Prominent Buddhist monk takes heat for 'whore' remarks

Prominent Buddhist monk takes heat for 'whore' remarks

Ashin Wirathu, a prominent monk from the Masoe Yein Buddhist Monastery in Mandalay Region, has come under widespread criticism for his remarks about Yanghee Lee, the UN Special Rapporteur on the Human Rights situation in Myanmar.

In his response to Lee's recommendation that Myanmar's Bengali population (so-called Rohingyas), be granted citizenship and freedom to travel, Wirathu reportedly referred to her as a 'whore', among other insults.

"We have publicised our Race Protection Law, but without even studying it, this b***h complains about how it is against human rights," he said in a speech to hundreds of supporters in Yangon on Friday.

"Can this whore really be from a respectable family background? Don't assume you are a respectable person just because you work for the UN. In our country, you are just a whore. You are useless for our country. You don't have permission to sell our Rakhine State. Don't think of destroying Rakhine State. It is our defence unit. It is our door. If you destroy our door, we will fight you," Wirathu said.

"If you want, you may offer your [self] to the kalar [racist term for black people]. But you will never sell off our Rakhine State," he said.

Following his remarks, members of the public and the Sangha criticised Wirathu.

"His abusive words go against Vinaya rules [the code of conduct for Buddhist monks]," said a Sayadaw from Yangon. According to the Vinaya, Buddhist monks are prohibited from uttering ten particularly abusive words.

"All verbal acts of U Wirathu go against the code of conducts for Buddhist monks," said Myawady Sayadaw Ashin Vansabhivamsa.

"We should declare that his verbal and physical deeds have nothing to do with the Sasana [religion] or the monkhood. They are his action alone," said the Myawady Sayadaw.

For a Theravada Buddhist country like Myanmar, it is vital to exactly follow the Buddha teachings so that the Sasana can perpetuate.

Shwenyawa Sayadaw Ashin Panna Siha said Wirathu'a abusive words are a humiliation to the Theravada Buddhism that Myanmar seeks to uphold.

"For a Buddhist monk, expressing anger is out of line, let alone using abusive words. Such acts should not be committed by lay people or monks. Buddhist monks must not respond to criticism they receive," said the Sayadaw.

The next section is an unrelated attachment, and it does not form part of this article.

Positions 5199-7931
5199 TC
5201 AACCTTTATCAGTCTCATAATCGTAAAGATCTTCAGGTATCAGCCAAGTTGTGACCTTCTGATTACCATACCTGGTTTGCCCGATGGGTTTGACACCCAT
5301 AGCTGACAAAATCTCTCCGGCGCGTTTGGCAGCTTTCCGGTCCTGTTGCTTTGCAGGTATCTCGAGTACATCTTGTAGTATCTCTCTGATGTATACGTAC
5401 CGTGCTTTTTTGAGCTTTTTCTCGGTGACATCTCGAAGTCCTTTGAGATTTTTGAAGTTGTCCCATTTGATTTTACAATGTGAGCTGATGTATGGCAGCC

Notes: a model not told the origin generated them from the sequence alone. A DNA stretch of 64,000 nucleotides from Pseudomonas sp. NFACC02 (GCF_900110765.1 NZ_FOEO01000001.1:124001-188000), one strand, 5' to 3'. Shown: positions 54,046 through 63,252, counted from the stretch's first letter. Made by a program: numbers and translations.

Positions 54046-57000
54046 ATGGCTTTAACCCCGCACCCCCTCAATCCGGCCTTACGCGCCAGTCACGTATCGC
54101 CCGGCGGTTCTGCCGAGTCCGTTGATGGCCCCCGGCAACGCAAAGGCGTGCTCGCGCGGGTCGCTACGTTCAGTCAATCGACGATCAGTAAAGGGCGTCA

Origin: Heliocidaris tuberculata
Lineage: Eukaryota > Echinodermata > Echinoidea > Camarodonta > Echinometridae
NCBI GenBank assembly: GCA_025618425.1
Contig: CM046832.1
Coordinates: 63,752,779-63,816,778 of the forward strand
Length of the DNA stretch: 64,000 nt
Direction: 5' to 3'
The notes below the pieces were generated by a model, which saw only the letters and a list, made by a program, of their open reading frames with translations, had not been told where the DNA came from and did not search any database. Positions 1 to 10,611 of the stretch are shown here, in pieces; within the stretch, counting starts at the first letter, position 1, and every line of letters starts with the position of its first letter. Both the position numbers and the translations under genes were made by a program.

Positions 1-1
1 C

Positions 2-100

In 2013, TIME magazine ran a cover story on Ashin Wirathu using the title "The Face of Buddhist Terror". At that time, Wirathu's supporters and others protested against the magazine, claiming that Buddhist teachings are not extreme and that Wirathu himself is not an extremist.

However, after his remarks about the Ms Lee, few people spoke out to defend him.

Ashin Wiruthu began holding talks on nationalism in 2001. Clashes occurred after he delivered a sermon in Kyaukse, hometown, in October 2003. A few days later, he was arrested and sentenced to 25 years in prison on several charges, including the distribution of leaflets to incite racial conflict. He was released from prison in 2010 under a general amnesty.

Since 2011, his talks have spread on the internet, and he has become popular as the leader of the anti-Muslim '969' movement. He is also a prominent supporter of the Race Protection Law.

There have been reports that Wirathu recently held secret meetings with Aung Thaung, advisor to the ruling Union Solidarity and Development Party, and former intelligence chief Khin Nyunt, with whom he is reported to be close.

Some reports claim that in addition to insulting Yanghee Lee in his speech on January 16, he also made offensive remarks about opposition leader Aung San Suu Kyi.

Tun Nyunt, director of the Religious Affairs Department, said that action would not be taken against Wirathu based on hearsay, but an investigation could be launched if his department received a complaint that the monk violated his code of conduct.

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